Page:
When describing the Alexander Technique principles of learning, I often use the example of the elderly when they are using a walker.
Most of my students can relate to the way their grandparents, when they use a walker, curl down with such force as to almost knock themselves to the floor. Even though they have been told to straighten up and walk inside the walker, you will see very few examples of this in practice. So one must ask: why can't they simply straighten up as they walk?
The Alexander Technique’s answer to that question is: "Force of habit" and "end-gaining". Their mind/body, once involved in the idea of going forward, immediately reacts by hunkering down. It is a strong force of mind as much as of body.
This habit starts much earlier in life than one might expect. We see the repercussions most clearly during the difficult period in old age when one is asked to use a walker, but miss the development of this pattern in our teens and twenties. A well-known example is the typical posture one employs while working at a computer, back slumped, chest compressed, and neck craning forward towards the screen. This posture becomes so habitual that any activity which involves being attentive to something out in front of ourselves elicits this compressive behavior.
Unfortunately as we age, this pattern gets stronger at the same time as we become less aware of it. Hence what Alexander referred to as faulty sensory perception. In other words, our sensory perception acclimates to our bad habits over time and is no longer giving us correct information about what we are doing. So we feel relaxed even though we are making unusual efforts and tension unnecessary to our tasks.
When muscles work they contract. However, there can be appropriate contractions and inappropriate ones. In the example of an elderly person using a walker, and those young or old working at a computer, the back is being rounded by muscles compressing in the chest and abdomen, drawing the person downwards towards their goal. I'm pretty sure if we measure the amount of force in these muscles, we would no longer attribute weak muscles to the elderly! Since the act of propelling oneself forward should not be accompanied by these downward efforts, the outcome of these attempts is to cause a weakened condition. It is like trying to drive with the brake on.
By a certain age one realizes that growing old is challenging at best. Years of curling down may make it feel as though standing erect is impossible. However, in most cases curling down and walking with the walker too far forward has less to do with physical limitations, than with a habitual motivation to go forward, while using all the wrong means by which to do so.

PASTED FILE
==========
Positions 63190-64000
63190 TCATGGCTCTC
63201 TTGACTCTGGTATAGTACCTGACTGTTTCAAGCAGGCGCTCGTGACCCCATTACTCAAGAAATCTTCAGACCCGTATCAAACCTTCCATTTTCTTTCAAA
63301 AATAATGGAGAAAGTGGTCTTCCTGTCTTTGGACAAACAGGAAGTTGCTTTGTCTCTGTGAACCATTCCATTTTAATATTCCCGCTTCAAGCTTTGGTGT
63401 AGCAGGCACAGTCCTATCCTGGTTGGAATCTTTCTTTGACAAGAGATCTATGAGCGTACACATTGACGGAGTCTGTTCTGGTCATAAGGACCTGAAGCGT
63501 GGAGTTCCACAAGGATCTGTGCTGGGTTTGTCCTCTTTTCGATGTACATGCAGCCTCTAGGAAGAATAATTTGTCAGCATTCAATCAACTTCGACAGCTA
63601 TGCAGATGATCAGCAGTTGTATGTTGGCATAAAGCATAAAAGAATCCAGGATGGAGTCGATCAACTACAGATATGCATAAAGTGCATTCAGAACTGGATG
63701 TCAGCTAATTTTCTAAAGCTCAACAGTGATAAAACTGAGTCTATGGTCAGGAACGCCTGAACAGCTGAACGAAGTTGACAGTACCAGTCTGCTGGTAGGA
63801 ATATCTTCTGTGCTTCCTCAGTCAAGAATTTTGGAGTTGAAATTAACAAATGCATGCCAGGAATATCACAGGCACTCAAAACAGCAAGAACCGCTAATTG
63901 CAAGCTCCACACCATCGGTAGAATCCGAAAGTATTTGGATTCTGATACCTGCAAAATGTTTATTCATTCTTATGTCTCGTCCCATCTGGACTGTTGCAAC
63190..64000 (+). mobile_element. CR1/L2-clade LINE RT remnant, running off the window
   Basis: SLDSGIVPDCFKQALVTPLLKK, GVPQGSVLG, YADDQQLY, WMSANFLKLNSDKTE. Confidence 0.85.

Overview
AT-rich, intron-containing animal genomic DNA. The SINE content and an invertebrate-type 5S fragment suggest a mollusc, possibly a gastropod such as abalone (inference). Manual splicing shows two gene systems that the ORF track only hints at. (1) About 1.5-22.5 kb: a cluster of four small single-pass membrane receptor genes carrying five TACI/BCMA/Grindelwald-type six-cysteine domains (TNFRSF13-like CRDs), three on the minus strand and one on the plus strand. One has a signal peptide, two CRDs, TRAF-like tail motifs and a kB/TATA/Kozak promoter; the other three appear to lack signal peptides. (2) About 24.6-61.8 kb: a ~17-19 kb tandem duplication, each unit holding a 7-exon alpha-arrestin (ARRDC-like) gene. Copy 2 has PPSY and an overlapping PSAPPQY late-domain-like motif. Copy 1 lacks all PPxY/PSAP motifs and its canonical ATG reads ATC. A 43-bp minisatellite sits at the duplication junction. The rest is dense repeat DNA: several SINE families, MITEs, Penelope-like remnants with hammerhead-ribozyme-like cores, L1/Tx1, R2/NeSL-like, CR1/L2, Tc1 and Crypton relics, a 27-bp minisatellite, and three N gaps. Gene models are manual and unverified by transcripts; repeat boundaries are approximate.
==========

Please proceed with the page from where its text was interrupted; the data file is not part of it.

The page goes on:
End-gaining is what happens when a person mentally leaves the process of getting to where they want to go and skips to the end result (having the end in mind but not being present moment to moment). When one only has the end result in mind there can be very little done towards mending the process in which getting to the results may have been inefficient or injurious.
I remember at one point in my life (before studying the Alexander Technique) thinking that my body will know what to do and I don't need to question it. Now I know that most people need to question what they're doing and ask themselves "how will it affect me in the long run if I don't change my habits?" We may exercise, we may eat well, but if we abuse our body in movement, it will break down when we need it the most.
Along the same line an interesting story was told to me by a woman who had just undergone surgery. Along with her another man was recovering from the same surgery and they both were recuperating by learning to walk with a walker. Since she has some understanding of the Alexander Technique she noticed that right after the surgery he was walking very upright with the walker, and she was impressed. However, that was short-lived, because she noticed that as he got stronger he began to curl down, compressing his body and walking with the walker way out in front of him. Sometimes we are our own worst enemy, such as in the case of this gentleman. Once he regained his strength he also regained the strength of his habit of trying hard, and that translated into pulling down and pushing the walker way out in front of him. His ideas of trying hard translated into unnecessary tensions and misplaced efforts which only took him in the wrong direction.
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Laurie Kline and Michael Ostrow have been teaching the Alexander Technique for 25 years.